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I've thought all along that the Pyramid has enough interior room to be used by more than just one large retailer. There are large spaces on all four sides beneath what is currently the main concourse. These are the spaces used in the past for the Wonders exhibits. Each of these could probably accommodate a large two-level department store. Above that, you could probably build smaller stores vertically 2-3 levels before hitting the sloped sides. The center of the building, above what is now the arena floor, could be an indoor amusement park....surrounded by a 4-5 level square mall.

All of this would require lots of money, of course. I wouldn't want to see public money pay for all this, but to make it work financially for a developer the city would probably have to agree to tear out the existing arena (seats and concrete stands) and prepare it so the developer could start with more or less an empty building.

I would guess that would be similar to the ultimate development of the mall. Not necessarily a 4-5 level mall. But the basement could be turned into retail as you mentioned. The area that constitutes the current arena concourses could be converted into restaurants and retail. And the interior could be converted into the tourist attraction. A restaurant could also be located at the top, with inclinators. The only details are the specific tenants.

There have been indications of interest from aquarium developers (I think Ripleys was one; there has also been a local proponent offering up AquariuMemphis), as well as theme park developers. And the article and the committee are obviously pursuing, with I presume a modicum of positive feedback, some destination retailers as well.

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I would guess that would be similar to the ultimate development of the mall. Not necessarily a 4-5 level mall. But the basement could be turned into retail as you mentioned. The area that constitutes the current arena concourses could be converted into restaurants and retail. And the interior could be converted into the tourist attraction. A restaurant could also be located at the top, with inclinators. The only details are the specific tenants.

There have been indications of interest from aquarium developers (I think Ripleys was one; there has also been a local proponent offering up AquariuMemphis), as well as theme park developers. And the article and the committee are obviously pursuing, with I presume a modicum of positive feedback, some destination retailers as well.

i dont know if a mall would be that good of an idea. peabody place is sorta mallish and im sure they want to keep people around beale. Id like to see it something education. World Class museum, or something really special. something that deserves a monument like that. Tearing it down is not an option, that to me is a landmark to Memphis(which is a named after the egyptian city,hence the pyramid, for those who didnt know)(and if you didnt... im perplexed). whatever they do, they need to bring more people to that side so that we can see some developments that are really cool! haha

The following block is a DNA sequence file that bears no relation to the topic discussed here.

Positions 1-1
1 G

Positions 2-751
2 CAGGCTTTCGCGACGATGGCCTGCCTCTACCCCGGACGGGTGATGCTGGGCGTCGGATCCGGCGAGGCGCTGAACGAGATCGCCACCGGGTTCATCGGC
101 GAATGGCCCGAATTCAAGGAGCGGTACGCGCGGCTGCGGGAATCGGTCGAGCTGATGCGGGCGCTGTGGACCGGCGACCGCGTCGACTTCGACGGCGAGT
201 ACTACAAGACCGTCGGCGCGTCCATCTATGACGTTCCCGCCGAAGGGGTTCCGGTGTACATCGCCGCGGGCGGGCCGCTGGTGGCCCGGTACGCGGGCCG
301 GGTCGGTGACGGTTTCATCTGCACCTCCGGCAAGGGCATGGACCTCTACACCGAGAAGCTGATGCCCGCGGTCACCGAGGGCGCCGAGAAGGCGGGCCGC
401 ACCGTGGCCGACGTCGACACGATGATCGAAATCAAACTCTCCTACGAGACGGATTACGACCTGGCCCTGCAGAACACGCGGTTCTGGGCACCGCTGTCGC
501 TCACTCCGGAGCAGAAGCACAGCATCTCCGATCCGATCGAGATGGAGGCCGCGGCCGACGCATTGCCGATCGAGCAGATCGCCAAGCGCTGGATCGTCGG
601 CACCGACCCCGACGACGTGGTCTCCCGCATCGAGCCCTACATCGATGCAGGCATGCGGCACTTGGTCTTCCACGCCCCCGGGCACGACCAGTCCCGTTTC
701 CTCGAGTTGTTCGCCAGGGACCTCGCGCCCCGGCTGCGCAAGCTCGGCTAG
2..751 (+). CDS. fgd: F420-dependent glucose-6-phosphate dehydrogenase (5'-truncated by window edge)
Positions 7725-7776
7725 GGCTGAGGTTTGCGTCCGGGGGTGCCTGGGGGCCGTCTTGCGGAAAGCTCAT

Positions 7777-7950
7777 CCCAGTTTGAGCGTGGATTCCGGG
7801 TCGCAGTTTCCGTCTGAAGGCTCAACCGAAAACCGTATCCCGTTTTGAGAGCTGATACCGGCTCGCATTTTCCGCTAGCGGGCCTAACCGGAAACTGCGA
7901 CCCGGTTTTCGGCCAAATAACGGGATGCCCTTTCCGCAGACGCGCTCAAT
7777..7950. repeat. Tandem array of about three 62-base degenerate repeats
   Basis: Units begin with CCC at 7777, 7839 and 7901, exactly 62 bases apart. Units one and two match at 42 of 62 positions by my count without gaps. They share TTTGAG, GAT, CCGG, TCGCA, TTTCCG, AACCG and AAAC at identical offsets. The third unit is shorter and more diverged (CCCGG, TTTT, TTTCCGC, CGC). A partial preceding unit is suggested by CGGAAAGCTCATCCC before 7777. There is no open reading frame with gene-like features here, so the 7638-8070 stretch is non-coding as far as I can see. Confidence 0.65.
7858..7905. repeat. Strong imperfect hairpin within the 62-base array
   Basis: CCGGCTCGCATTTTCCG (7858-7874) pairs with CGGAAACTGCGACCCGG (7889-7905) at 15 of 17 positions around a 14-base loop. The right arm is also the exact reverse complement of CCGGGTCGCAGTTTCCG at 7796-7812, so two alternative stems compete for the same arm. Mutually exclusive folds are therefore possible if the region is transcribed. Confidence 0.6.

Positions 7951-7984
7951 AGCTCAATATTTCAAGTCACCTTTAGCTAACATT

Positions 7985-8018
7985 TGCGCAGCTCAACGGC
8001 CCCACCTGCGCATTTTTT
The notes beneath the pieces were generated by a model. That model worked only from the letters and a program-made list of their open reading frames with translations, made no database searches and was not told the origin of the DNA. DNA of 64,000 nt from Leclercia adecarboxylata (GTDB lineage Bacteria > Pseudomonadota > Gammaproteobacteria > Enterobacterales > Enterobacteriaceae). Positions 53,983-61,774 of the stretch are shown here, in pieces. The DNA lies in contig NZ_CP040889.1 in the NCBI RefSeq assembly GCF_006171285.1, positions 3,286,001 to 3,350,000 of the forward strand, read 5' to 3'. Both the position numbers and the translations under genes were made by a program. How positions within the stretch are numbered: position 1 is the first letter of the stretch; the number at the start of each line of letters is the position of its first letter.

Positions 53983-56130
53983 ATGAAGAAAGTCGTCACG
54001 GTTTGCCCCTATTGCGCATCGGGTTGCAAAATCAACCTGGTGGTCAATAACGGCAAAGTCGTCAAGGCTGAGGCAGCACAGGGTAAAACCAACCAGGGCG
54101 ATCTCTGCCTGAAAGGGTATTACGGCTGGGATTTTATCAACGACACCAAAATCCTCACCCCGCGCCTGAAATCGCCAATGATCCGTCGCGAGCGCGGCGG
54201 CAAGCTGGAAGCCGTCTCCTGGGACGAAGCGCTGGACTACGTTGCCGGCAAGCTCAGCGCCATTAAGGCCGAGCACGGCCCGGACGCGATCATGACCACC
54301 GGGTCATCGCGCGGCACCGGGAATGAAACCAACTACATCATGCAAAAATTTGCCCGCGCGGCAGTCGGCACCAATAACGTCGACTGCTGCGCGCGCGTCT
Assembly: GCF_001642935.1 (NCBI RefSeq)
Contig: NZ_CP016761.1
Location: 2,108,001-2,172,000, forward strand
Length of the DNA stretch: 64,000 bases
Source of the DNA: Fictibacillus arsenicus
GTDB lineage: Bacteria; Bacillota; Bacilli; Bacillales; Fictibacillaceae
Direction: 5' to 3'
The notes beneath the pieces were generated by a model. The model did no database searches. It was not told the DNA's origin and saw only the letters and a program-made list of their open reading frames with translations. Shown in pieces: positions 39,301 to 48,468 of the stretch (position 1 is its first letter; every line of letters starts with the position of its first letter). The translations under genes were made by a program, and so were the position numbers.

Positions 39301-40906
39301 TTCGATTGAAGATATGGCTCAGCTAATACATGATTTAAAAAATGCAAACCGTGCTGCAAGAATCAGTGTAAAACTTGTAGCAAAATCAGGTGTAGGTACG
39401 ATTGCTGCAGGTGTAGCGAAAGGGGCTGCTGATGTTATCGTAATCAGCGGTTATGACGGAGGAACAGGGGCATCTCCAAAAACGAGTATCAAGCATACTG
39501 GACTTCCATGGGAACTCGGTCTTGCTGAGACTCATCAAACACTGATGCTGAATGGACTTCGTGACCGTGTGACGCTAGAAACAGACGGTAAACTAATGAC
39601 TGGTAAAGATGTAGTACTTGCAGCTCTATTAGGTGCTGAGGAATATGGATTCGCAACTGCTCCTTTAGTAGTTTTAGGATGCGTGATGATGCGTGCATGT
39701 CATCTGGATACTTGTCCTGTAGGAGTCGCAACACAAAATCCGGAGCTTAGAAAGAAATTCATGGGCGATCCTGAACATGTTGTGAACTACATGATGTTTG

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i dont know if a mall would be that good of an idea. peabody place is sorta mallish and im sure they want to keep people around beale. Id like to see it something education. World Class museum, or something really special. something that deserves a monument like that. Tearing it down is not an option, that to me is a landmark to Memphis(which is a named after the egyptian city,hence the pyramid, for those who didnt know)(and if you didnt... im perplexed). whatever they do, they need to bring more people to that side so that we can see some developments that are really cool! haha

Maybe describing it as a mall is a misnomer. I agree, I would prefer that the cultural/educational/entertainment aspect dominate the redevelopment. But it seems, and I think I agree, that a retail aspect is essential to the financial survival of the project. So maybe a 2/3 world class cultural, 1/3 retail or something.

It's such prime real estate, it's such an icon, it presents such an opportunity.

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I agree. I would certainly prefer a great museum or aquarium, but those endeavors are highly unlikely to relieve the city and county of its debt. in fact, it will probably increase it. But a good, smart retail decision has the potential to alleviate that debt even if the city and county have to spend a little (please, not a lot, mayors and council members) to improve this investment. If they could balance money-making retail with a first-class museum/aquarium, that would be the best option in my opinion. I sincerely hope that leaders do not make a hasty decision and get taken advantage of by one of these retailers by spending more money to improve the facility, only to see them drop out in a couple years.

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I agree. I would certainly prefer a great museum or aquarium, but those endeavors are highly unlikely to relieve the city and county of its debt. in fact, it will probably increase it. But a good, smart retail decision has the potential to alleviate that debt even if the city and county have to spend a little (please, not a lot, mayors and council members) to improve this investment. If they could balance money-making retail with a first-class museum/aquarium, that would be the best option in my opinion. I sincerely hope that leaders do not make a hasty decision and get taken advantage of by one of these retailers by spending more money to improve the facility, only to see them drop out in a couple years.

I agree. Retail is the best option to alleviate the city's financial issues involving the Pyramid. I also agree a major attraction aspect to any retail would be the most desirable outcome. Thats why I think Bass Pro Shop would be a good bet. If the city could get an agreement where they would build an attraction level fresh water and/or saltwater aquarium(s) in addition to the retail, I think it would be a good deal for all involved. The attraction level draw of something like an aquarium would bring people both downtown and into the Bass ProShop,which would be a win win situation IMO.